With the advent of the railroad in the spring of 1884 the government established a post office and I was appointed postmaster. Through the influence of C. C. Beekman Wells Fargo & Co. established an express office and I was appointed agent, which position I held for 10 years without bonds being required, although the money order business some months amounted to over $5000. I was the railroad company's agent for the sale of their lots. I was county surveyor and notary public and through the assistance of my wife and two daughters carried out all of the above most successfully.
Wrote First Charter.
I wrote the first charter of Medford and my friend Hon. Tod Cameron got the incorporation act through the legislature. I was named as president of the organization board to hurry into effect the incorporation of the town. I was elected president of the first town council. I wrote out all the first ordinances, all without charge. I realized that my success depended upon the success of the town and beat all my energies to that end, while my respected friend I. J. Phipps simply sat down and received his unearned increment, and he kept it, too.
J. S. HOWARD
Medford Mail Tribune, May 14, 1913, page 2
Mr. Phipps to Mr. Howard
To the Editor:
I feel it my duty to my father and others, who took part in the founding of our city, to answer Mr. Howard's statements.
I am surprised, as well as many of the older citizens, that he should claim to be the founder of Medford. It must be of recent date as he didn't claim it until the last few years.
If it is an honor to be the founder of Medford it is due a number of men, it shows a selfish disposition for one man to claim the honor due several.
Mr. Howard says, "The fact is that I. J. Phipps never donated anything to the Oregon-California Railroad or any other enterprise, as far as I know he wasn't built on the donation plan."
Now following this he contradicts himself by admitting that I. J. Phipps deeded to Judge P. P. Prim (the railroad attorney) a part of the townsite of Medford.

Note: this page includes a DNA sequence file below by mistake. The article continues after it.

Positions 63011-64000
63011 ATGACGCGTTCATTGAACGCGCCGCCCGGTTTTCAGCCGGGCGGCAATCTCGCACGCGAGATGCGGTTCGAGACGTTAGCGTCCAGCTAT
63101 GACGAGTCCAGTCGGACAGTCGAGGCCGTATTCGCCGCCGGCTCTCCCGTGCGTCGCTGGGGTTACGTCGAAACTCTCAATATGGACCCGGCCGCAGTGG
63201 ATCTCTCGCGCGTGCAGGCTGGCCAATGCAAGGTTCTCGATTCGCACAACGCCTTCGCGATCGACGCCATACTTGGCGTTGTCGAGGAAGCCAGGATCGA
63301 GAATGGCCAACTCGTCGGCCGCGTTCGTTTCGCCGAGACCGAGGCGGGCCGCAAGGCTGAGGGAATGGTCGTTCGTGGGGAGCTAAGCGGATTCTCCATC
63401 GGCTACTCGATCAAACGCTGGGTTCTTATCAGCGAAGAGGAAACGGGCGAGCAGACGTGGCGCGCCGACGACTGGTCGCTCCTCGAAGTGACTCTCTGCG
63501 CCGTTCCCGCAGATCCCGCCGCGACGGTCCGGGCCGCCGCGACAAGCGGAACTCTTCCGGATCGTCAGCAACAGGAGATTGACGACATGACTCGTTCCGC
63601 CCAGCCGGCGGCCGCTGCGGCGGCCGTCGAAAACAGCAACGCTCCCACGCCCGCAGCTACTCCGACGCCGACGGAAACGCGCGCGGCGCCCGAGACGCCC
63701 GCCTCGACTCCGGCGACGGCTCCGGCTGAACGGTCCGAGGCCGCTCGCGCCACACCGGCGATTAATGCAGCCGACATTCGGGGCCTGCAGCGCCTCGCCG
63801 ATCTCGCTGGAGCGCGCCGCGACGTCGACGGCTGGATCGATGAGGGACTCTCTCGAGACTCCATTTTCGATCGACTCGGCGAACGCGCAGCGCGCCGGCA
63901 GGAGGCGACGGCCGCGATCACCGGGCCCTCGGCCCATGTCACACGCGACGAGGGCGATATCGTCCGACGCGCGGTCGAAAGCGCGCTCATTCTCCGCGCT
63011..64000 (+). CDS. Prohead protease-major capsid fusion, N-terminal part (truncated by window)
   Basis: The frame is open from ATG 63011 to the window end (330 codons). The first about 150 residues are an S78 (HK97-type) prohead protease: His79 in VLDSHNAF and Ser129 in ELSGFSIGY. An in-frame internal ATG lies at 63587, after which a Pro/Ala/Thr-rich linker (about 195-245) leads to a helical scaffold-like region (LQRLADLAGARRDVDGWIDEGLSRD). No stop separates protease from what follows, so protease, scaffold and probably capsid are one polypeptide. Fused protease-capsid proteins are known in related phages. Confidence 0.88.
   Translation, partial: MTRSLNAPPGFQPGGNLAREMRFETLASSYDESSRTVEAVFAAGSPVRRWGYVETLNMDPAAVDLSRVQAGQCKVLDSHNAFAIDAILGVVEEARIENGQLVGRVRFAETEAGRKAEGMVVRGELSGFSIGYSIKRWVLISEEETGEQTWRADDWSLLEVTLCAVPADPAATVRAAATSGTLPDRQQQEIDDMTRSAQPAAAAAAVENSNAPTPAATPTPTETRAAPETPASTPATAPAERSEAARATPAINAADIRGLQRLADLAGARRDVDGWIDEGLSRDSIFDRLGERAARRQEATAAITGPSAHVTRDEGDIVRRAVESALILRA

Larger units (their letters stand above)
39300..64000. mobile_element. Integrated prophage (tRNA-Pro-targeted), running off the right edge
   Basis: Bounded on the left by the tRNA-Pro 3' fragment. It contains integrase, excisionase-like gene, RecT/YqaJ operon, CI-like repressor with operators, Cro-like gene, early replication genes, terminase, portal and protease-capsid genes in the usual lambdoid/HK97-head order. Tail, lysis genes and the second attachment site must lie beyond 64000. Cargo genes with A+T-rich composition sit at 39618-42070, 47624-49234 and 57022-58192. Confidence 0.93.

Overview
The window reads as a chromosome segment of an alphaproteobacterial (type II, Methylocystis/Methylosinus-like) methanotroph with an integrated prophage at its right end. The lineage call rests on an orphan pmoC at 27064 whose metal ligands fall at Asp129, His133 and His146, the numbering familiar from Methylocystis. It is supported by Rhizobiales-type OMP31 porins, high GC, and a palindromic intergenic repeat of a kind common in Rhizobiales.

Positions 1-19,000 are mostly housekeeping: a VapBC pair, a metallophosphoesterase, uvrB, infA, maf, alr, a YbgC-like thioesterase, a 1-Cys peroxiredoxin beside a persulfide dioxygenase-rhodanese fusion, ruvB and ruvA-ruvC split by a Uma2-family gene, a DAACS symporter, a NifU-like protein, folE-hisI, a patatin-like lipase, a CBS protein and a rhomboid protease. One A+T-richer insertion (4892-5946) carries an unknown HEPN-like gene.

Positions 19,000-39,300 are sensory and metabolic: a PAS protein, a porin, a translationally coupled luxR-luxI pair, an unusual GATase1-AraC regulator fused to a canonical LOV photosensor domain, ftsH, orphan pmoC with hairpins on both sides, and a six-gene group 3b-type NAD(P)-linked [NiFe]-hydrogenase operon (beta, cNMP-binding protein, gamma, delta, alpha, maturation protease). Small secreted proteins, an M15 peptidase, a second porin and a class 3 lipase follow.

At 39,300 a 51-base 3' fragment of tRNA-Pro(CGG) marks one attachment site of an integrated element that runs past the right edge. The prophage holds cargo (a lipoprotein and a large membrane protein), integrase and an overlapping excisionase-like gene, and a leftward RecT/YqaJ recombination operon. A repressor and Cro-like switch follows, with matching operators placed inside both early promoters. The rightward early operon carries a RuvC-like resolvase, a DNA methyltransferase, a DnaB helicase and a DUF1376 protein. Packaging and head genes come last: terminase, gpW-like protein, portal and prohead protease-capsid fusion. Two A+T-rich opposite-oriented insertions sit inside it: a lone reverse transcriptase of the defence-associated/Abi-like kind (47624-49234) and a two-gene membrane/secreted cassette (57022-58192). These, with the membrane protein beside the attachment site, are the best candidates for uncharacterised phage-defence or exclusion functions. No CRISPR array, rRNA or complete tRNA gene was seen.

I thank Mr. Howard for this statement for it shows very conclusively that I. J. Phipps did donate a part of the original townsite to the railroad.
As to the donation plan, were you built that way Mr. Howard, and if so what have you ever donated to our city? According to your statements your long suit was to get the other fellow to do the donating.
Mr. Howard says, "They took a piece of desert land worth $10 per acre," I beg to differ with him, the Medford townsite was never a desert, the oaks and pine trees grew too large, as we all know. He says again "which brought $1000 an acre," this figure I think (a little) too high, but still Mr. Howard does not say how long it had to be held with taxes accumulating from year to year. Any way I know Father sold many lots for $25 apiece.
Howard says, "Beekman donated the lot for the Washington School," this was over twenty-five years ago and as Mr. Howard says land was worth $10 per acre then.
He should remember the high school lot was purchased only a few years ago, at about the time W. H. Brown purchased the land where the Natatorium now stands [site of the Red Lion] for $15,000. The two parcels of land were nearly equal in value. Mr. Howard should have noticed this donation, for there was a difference made in the price of the high school lot as a donation, from my father.
Mr. Howard wouldn't be expected to know all about my father's private affairs as Mr. Broback and Father kept him pretty busy surveying for them and he would naturally miss some happenings.
It is easy to forget sometimes as Mr. Howard never heard of Father giving a square foot of land or a dollar to any enterprise.
In regard to the 1/8 of an acre where the septic tank was built, it was located just below Vincent's barn and but a few hundred feet from the resident section, and as to the $500 the town never paid it or any part of it.
Furthermore Mr. Howard says, "I regret very much being forced into this controversy."
No one forced you into any controversy, as for the statements I gave in my previous article. I can verify them all, as well as get plenty of outside proof from the citizens, who know Medford's early history as well if not better perhaps than I do.
Now as to this being "a tissue of falsehoods," I leave that to my friends.
In your concluding article Mr. Howard, a person would naturally think you was the only person who did any work or made an effort toward Medford's success, as everything mentioned is headed with I. And as to my father sitting down and receive what you call "unearned increment," you know that to be untrue.
D. E. PHIPPS
Medford Mail Tribune, May 17, 1913, page 4
Last revised September 20, 2009